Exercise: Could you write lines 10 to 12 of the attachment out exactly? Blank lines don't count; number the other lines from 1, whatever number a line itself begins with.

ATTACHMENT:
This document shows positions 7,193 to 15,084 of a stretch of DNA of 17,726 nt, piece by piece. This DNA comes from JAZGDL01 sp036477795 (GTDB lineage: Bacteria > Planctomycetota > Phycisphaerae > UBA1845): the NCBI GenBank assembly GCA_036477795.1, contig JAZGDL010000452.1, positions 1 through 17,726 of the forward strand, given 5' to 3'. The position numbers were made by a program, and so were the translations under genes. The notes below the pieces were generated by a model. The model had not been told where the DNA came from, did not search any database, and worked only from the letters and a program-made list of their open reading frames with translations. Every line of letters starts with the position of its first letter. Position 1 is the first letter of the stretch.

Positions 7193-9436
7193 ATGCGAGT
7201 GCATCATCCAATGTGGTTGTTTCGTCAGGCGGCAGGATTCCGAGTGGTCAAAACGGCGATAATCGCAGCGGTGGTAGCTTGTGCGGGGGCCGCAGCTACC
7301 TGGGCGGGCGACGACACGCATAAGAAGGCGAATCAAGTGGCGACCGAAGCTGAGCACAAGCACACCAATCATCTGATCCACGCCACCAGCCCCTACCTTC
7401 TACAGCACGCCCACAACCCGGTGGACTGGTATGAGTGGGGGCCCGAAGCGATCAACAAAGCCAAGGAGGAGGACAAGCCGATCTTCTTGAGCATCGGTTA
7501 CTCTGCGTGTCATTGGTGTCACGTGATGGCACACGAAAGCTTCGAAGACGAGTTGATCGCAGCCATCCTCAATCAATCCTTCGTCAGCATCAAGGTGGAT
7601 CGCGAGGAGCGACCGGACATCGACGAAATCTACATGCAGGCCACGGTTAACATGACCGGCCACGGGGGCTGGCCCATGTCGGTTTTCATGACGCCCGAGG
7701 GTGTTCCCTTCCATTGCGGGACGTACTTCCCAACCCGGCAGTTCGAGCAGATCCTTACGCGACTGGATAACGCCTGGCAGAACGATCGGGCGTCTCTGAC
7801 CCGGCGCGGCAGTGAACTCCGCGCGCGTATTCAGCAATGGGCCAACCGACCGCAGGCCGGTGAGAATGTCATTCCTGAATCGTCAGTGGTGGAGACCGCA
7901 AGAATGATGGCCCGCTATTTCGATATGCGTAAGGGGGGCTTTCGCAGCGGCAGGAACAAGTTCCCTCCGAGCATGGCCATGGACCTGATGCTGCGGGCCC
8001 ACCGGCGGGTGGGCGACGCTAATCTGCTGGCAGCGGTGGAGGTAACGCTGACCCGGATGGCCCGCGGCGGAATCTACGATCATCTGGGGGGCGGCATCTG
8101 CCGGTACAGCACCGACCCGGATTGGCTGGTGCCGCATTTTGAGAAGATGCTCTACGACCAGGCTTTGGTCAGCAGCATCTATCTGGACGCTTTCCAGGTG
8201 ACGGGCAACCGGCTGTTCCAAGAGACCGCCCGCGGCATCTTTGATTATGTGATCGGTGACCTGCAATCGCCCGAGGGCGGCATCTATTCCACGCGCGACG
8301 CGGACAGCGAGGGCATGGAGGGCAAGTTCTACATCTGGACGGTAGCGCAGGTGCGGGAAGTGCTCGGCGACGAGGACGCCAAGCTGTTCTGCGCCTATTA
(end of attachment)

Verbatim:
7801 CCGGCGCGGCAGTGAACTCCGCGCGCGTATTCAGCAATGGGCCAACCGACCGCAGGCCGGTGAGAATGTCATTCCTGAATCGTCAGTGGTGGAGACCGCA
7901 AGAATGATGGCCCGCTATTTCGATATGCGTAAGGGGGGCTTTCGCAGCGGCAGGAACAAGTTCCCTCCGAGCATGGCCATGGACCTGATGCTGCGGGCCC
8001 ACCGGCGGGTGGGCGACGCTAATCTGCTGGCAGCGGTGGAGGTAACGCTGACCCGGATGGCCCGCGGCGGAATCTACGATCATCTGGGGGGCGGCATCTG